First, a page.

Going solo pays off for wine-makers

Vernon Henn, managing director at Thandi Wines

Vernon Henn, managing director at Thandi WinesSince attending trade export missions, a local wine farmer is now exporting to five countries in Europe and five in Asia.

Since attending trade export missions, a local wine farmer is now exporting to five countries in Europe and five in Asia.

Vernon Henn, managing director of Thandi Wines in the Western Cape, says the business was started in 1999 and was largely supported by Vinfruco, a large winery business.

“The plan was for Thandi Wines to use its existing route and brand to market until Thandi Wines was able to grow to an extent where it was able to do it on its own,” says Henn.

Six years later, in 2007, it was decided that Thandi Wines was ready to be independent, and the business became the first black-owned wine company.

However, the process was delayed by two years as Henn set out to untangle the processes of Thandi Wines that overlapped with Vinfruco.

As a result of this delay, the market conditions at the time (in 2007) were very different from the conditions in 2009.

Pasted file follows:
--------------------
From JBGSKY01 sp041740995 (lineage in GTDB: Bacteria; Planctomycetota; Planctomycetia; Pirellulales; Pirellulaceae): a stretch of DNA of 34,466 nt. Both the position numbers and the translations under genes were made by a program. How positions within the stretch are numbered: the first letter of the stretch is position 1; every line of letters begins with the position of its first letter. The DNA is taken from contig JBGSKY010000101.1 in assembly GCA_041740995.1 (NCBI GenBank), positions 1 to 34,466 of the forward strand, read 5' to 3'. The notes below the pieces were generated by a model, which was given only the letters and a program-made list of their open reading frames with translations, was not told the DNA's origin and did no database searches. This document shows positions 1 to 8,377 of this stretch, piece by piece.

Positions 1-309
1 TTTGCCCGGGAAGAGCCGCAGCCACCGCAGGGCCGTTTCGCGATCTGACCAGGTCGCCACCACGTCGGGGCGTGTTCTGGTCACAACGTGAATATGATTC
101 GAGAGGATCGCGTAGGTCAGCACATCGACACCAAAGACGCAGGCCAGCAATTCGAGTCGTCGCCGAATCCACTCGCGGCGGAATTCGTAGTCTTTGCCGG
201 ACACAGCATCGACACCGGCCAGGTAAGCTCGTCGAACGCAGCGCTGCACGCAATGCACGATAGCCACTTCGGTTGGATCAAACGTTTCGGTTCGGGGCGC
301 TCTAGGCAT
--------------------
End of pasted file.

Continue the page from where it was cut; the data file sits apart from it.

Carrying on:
“When Thandi Wines finally went independent in 2009, it was a bad time for the wine exporting industry. The European markets were saturated and the rand exchange rate was not good,” says Henn.

He then approached the Department of Trade and Industry (DTI) for assistance by writing letters to the director general who Henn says “responded fantastically”.

Henn says he estimates the business generated as a result of the assistance his business received from the DTI is worth about R4 million.

“The flights, accommodation and funding is worth about R1 million. This year will be the fifth year we receive assistance from the Export Marketing and Investment Assistance (Emia) scheme,” says Henn.

Emia is an initiative of the DTI that seeks to develop export markets for South African products and services.

The most recent success as a result of the Emia scheme is that Henn has managed to secure new business in Germany and, having just returned from a trade mission in Hong Kong, he is optimistic the “major interest” will materialise as new business.

“Our plan is to make Thandi Wines the most successful company in the wine industry and we are looking to do business with 20 to 25 small black suppliers and to create partnerships,” says Henn.

Thandi Wines is owned by 250 families who live on three farms owned by Thandi Wines.

Henn says the highlights for the business has been being named top exporter of wines in the country and also being perceived as a leader in the wine industry. He cautions business owners wanting to enter the industry that it is a “cash-hungry” business and that startups require sufficient working capital and funding to make their business a success.

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